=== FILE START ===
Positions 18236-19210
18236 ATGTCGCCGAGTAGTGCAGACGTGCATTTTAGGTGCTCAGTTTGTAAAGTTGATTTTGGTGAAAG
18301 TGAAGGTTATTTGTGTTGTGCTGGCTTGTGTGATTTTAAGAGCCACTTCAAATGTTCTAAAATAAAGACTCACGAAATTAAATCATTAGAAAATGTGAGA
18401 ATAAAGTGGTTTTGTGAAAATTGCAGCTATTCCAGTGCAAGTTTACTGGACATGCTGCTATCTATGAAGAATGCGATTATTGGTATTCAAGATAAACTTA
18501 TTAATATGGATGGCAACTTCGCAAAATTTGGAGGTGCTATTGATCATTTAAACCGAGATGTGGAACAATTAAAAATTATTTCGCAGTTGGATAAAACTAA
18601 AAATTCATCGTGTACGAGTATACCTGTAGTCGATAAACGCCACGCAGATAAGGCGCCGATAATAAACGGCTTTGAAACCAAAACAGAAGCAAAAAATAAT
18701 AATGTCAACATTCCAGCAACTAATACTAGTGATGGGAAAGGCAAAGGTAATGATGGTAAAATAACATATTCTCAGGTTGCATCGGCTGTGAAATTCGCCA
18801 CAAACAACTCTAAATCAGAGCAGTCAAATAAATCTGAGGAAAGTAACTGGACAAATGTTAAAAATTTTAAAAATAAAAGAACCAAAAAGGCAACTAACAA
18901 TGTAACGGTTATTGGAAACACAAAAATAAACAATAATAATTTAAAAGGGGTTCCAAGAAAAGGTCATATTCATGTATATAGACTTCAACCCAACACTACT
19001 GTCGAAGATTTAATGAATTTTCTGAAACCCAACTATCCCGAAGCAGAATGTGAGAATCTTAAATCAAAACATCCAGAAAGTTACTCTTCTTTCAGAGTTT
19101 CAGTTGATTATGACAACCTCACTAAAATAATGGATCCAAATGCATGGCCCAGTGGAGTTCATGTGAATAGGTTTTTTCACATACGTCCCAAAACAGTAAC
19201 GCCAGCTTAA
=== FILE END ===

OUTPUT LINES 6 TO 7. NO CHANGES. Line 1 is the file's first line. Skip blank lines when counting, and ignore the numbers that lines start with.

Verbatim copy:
18601 AAATTCATCGTGTACGAGTATACCTGTAGTCGATAAACGCCACGCAGATAAGGCGCCGATAATAAACGGCTTTGAAACCAAAACAGAAGCAAAAAATAAT
18701 AATGTCAACATTCCAGCAACTAATACTAGTGATGGGAAAGGCAAAGGTAATGATGGTAAAATAACATATTCTCAGGTTGCATCGGCTGTGAAATTCGCCA